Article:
“Woe is Me!” Before “Hallelujah!”

Could preaching the cross of Christ ever be sinful? YES. What? I say this because you cannot understand the power, weight, and significance of the cross of Christ unless it is set against our own inability to come back to God on our own. Against that backdrop, the cross stands forth as it ought to, glorious! John Stott once said:

It must even be said that our evangelical emphasis on the atonement is dangerous if we come to it too quickly. We learn to appreciate the access to God which Christ has won for us only after we have first seen God’s inaccessibility to sinners. We can cry ‘Hallelujah’ with authenticity only after we have first cried ‘Woe is me, for I am lost’….Until I understand that I am a sinner, that God really hates me for it, and that I really am going to the place where the fire burns without being extinguished and the worm does not die, I can’t begin understand the love he showed me when his Son died in my place for my sins, bearing the full weight of his Father’s wrath against me.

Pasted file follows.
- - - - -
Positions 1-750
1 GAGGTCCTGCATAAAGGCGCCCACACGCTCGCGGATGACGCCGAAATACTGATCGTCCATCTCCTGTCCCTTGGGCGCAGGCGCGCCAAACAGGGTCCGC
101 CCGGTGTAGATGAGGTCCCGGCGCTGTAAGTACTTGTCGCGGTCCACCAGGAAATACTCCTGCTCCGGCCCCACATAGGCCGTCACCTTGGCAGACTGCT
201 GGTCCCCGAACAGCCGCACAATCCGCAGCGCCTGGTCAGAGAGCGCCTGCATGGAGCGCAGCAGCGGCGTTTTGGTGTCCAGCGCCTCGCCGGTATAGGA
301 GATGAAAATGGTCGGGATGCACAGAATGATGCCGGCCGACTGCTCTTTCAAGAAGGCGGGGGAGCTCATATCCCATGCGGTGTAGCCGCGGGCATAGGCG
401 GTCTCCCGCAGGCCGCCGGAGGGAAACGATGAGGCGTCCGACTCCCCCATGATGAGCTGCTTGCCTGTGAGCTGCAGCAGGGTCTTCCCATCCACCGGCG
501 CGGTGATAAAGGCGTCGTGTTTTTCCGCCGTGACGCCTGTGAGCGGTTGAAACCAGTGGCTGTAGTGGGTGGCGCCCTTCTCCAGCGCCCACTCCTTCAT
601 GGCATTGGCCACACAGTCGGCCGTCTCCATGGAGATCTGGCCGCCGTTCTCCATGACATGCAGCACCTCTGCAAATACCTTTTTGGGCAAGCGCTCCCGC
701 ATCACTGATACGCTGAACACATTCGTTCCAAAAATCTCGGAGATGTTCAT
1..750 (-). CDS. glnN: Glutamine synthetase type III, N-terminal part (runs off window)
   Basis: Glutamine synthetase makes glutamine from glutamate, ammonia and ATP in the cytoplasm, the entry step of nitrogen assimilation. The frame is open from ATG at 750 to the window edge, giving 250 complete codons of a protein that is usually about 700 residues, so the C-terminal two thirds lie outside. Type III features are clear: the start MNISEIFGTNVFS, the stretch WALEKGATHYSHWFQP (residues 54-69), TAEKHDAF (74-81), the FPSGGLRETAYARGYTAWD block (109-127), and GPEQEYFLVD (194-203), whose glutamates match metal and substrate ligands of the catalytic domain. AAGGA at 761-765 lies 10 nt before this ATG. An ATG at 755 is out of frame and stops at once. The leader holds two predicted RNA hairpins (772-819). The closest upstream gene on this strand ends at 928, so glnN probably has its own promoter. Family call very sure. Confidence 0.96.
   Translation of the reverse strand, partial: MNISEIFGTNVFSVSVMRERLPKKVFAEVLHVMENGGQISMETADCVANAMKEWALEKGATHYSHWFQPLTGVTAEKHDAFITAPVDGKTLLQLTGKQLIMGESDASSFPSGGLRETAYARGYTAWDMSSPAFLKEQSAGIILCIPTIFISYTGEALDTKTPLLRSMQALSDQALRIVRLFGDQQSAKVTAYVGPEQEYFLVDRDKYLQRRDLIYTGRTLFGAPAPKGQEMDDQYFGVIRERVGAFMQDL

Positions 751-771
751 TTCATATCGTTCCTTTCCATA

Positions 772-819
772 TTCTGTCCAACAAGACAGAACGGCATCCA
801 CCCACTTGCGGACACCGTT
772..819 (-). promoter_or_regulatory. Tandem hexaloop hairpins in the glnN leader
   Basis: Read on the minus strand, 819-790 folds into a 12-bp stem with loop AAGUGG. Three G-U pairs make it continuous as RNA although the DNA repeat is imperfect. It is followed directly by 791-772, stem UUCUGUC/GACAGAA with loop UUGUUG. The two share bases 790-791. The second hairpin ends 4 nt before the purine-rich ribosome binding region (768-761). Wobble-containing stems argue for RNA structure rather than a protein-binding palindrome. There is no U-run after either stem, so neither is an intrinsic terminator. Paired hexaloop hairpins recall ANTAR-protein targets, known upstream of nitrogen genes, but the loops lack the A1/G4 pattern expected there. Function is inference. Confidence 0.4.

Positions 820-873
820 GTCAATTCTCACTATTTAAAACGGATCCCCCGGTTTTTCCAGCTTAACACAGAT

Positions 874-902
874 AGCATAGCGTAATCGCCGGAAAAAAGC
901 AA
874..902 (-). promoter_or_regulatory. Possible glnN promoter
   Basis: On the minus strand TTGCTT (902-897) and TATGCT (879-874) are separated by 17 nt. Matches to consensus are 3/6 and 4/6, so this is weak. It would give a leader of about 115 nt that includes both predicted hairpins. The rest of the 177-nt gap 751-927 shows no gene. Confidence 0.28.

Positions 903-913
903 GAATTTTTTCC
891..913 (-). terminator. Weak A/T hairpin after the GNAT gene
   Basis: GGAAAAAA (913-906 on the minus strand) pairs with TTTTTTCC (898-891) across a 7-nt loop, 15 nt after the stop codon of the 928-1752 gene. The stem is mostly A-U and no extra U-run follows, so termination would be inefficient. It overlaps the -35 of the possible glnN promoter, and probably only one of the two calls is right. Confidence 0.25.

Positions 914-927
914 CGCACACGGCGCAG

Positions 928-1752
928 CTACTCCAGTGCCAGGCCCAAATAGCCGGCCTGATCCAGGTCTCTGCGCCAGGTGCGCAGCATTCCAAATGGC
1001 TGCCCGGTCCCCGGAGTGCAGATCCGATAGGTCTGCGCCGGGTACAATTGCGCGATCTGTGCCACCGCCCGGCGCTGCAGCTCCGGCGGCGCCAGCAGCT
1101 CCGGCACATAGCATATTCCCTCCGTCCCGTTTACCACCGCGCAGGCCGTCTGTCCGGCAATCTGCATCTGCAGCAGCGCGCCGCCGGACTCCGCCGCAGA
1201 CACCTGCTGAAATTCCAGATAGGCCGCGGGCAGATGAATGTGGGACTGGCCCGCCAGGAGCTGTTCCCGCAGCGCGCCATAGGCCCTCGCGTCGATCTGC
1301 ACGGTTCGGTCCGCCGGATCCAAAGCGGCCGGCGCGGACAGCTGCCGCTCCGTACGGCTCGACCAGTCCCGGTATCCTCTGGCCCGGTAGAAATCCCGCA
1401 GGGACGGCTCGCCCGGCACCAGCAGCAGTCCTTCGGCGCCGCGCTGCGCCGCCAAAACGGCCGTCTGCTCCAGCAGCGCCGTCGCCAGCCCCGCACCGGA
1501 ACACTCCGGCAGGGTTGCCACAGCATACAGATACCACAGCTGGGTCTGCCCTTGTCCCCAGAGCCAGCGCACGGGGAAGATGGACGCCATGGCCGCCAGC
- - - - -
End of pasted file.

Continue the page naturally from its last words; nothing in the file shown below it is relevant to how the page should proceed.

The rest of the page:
What does this mean? Gordon Cheng says:

Preach the cross as much as you like. But it is just a piece of stupidity in a distant historical context unless we understand why it is there. It’s as ridiculous as taking a pill the doctor offers, without understanding that I’m sick—no, really sick.

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